clock menu more-arrow no yes

Filed under:

UConn women’s basketball sets return date, status of international players remains uncertain

Geno Auriemma met with the media for the first time since March on Wednesday.

Ian Bethune/The UConn Blog

UConn women’s basketball finally has a date to return to campus. On a call with reporters Wednesday, Geno Auriemma revealed the team is planning to come back on Sunday, July 26 for summer workouts.

The NCAA recently approved a framework to allow teams to get back on campus and start in-person activities on July 20. Though the the Huskies could’ve returned sooner, Auriemma didn’t think it was necessary.

“I don’t want to be up here any earlier,” he said. “We can’t work with the players until July 20 anyway so why bring them in in June?”

When players arrive, they’ll be tested for COVID-19 and will have to quarantine until the results come back. Assuming everyone tests negative, the coaches will then be allowed to work with the team in small groups of no greater than four.

Auriemma said none of his players have expressed any reservations about returning to campus but they did have questions about what the summer workouts will look like with the pandemic and what precautions they’ll have to undertake when back on campus. Recently, the team held a Zoom meeting with players and their parents to attempt to answer those questions and alleviate any concerns.

“We’ve had roughly a thousand students here on campus since March that couldn’t go home. Through testing and quarantine, we’ve not had one positive case on our Storrs campus so this is a really safe place to be right now,” Auriemma said. “We tried to explain that to the parents... The players are all pretty comfortable with it and they’re (saying) ‘Hey, if this is what we’re going to do as a team, that’s what we’re going to do.’”

Getting the players to Storrs, though, is a different story.

The Huskies have 10 players on their roster for next season. Auriemma is confident that all seven American players will make it to campus by July 26 even with the current travel restrictions in place. But as for UConn’s three international players — Aaliyah Edwards (Canada), Anna Makurat (Poland) and Nika Muhl (Croatia) — their coach is much less certain.

“You would think something as simple as ‘Go to the Canadian border and drive across,’ well those days are over. That’s an issue,” Auriemma said. “Nika needs to fly over from Zagreb. Well, the U.S. Embassy hasn’t been open so getting a visa has become a real problem. They’re not letting international flights come into the U.S. except for citizens of the United States, so Anna’s not going to have an easy time. So those issues are really, really difficult to overcome. We’ve got some people working on it but that’s the way the world works.”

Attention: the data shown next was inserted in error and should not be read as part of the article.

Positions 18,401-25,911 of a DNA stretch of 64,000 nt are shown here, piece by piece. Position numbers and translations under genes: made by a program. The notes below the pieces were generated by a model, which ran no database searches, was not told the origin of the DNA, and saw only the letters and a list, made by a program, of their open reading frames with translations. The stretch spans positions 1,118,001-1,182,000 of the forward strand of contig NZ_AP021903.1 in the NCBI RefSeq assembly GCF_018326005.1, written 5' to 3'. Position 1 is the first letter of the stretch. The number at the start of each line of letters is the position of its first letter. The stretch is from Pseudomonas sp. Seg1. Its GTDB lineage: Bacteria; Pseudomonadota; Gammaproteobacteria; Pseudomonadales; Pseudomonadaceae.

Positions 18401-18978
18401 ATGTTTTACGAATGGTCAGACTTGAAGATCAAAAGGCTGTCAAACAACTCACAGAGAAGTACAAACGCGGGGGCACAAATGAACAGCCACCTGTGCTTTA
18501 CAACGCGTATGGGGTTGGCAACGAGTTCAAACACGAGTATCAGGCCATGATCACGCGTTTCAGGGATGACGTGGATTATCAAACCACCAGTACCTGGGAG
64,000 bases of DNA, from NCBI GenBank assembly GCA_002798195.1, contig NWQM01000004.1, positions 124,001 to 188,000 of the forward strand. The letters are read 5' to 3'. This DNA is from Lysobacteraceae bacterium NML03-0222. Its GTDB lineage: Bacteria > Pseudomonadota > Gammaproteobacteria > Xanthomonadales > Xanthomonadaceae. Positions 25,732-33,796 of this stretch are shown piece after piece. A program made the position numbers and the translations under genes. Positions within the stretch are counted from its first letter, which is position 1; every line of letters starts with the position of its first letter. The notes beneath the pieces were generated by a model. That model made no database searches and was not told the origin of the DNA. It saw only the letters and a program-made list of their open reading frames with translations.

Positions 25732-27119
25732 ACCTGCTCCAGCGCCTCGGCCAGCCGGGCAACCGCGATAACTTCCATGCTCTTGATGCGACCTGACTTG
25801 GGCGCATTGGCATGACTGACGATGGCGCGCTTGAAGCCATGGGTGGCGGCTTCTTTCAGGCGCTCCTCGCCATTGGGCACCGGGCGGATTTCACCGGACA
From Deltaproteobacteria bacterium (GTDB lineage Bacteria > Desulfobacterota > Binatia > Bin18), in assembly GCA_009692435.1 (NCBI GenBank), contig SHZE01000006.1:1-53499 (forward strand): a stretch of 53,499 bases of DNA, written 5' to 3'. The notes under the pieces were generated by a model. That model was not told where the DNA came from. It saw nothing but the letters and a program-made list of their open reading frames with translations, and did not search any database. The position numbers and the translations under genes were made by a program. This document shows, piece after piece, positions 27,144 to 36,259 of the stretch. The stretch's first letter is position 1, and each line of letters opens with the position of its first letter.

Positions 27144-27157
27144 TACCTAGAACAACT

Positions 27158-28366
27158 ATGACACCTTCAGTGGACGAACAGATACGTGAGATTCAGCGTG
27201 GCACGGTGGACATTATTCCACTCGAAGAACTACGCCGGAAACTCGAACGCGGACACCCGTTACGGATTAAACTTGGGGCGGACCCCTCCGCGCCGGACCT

However, there is optimism from the fact that this isn’t just a problem facing UConn. The Huskies are far from the only program in the country with international players. There’s plenty of motivation to figure out a solution from all sides.

“You’ve got women’s basketball players, men’s ice hockey players, women’s ice hockey players, field hockey players, soccer players from all over the world,” Auriemma said. “And not just at UConn. I’m talking about some high-profile players at high-profile schools. We’ve got some really good people in Washington working on it and hopefully we can work with the NCAA and say ‘Okay, how do we get this done?’”

Summer struggles

Though the team already lost its first summer session from late May to the first week of July, it’ll still be valuable to get the team back together on-campus. Summer workouts ease the freshmen into college because they get a taste of taking classes, working out and living on their own. It’s also an important time to build chemistry — something that can’t be done over the internet.

From a basketball perspective, Auriemma bemoaned the NCAA’s strict rules that limits how much coaches can work with their players during the offseason.

“The same thing we do every summer. You get workout programs set up for them and then you have to fight through all the NCAA nonsense,” Auriemma said. “...Look, you can talk to your kids but if they want help, you can’t really help them. If they don’t know what to do, you can help them but you can’t really show them and you can’t say ‘Hey I think you should do this three times a week.’ They really are on their own as if they don’t have enough problems. So it’s been very difficult.”

Geno names de-facto captains

With UConn losing five players to graduation and Megan Walker to the WNBA, the Huskies are short on experience. There are no seniors but five of the team’s 10 players are freshmen while seven of those 10 are underclassmen. That leaves the three juniors — Olivia Nelson-Ododa, Evina Westbrook and Christyn Williams — as UConn’s leadership core.

“We meet with Evina, Liv and Christyn once a week and we have been doing that since they went home,” Auriemma said. “So this has been really, really good because we’ve been trying to teach them how to do the things we’ve talked about with their teammates and what we’re going to need from them when they do get here.”